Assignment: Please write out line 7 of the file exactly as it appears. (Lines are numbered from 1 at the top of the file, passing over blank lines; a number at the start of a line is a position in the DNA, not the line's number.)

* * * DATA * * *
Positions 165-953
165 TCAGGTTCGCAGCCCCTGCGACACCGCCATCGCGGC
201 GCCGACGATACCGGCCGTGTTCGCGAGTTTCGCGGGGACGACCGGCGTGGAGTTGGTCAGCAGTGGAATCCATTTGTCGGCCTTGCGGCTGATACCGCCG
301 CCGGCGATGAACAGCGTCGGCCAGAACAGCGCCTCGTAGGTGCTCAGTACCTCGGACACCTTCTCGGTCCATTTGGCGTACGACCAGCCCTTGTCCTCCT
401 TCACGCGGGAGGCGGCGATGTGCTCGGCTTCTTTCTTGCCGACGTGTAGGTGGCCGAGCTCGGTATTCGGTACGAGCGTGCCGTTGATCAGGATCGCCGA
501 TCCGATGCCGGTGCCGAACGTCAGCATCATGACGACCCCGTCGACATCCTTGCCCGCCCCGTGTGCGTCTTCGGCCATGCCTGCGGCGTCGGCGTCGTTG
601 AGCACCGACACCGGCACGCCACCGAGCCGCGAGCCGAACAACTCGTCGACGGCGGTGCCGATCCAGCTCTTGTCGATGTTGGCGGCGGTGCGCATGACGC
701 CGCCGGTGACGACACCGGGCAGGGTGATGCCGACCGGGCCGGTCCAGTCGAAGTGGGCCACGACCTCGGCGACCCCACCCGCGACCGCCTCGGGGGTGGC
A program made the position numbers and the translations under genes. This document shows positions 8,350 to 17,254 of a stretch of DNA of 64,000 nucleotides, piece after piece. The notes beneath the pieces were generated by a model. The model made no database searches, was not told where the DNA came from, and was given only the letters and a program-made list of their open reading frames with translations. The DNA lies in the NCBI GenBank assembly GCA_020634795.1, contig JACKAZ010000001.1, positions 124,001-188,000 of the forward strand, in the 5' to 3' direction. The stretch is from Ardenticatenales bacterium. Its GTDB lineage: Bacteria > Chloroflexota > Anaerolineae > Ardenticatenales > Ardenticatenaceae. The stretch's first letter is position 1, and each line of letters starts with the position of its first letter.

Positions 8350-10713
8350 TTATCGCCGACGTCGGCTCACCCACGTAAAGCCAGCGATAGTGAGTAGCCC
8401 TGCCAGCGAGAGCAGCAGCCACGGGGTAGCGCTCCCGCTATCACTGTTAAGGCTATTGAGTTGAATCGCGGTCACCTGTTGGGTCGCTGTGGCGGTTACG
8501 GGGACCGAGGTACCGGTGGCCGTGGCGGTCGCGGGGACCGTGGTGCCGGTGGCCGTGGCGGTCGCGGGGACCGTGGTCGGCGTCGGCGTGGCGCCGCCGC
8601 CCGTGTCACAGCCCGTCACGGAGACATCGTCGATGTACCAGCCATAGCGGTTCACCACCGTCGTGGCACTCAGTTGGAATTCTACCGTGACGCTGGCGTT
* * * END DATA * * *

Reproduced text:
601 AGCACCGACACCGGCACGCCACCGAGCCGCGAGCCGAACAACTCGTCGACGGCGGTGCCGATCCAGCTCTTGTCGATGTTGGCGGCGGTGCGCATGACGC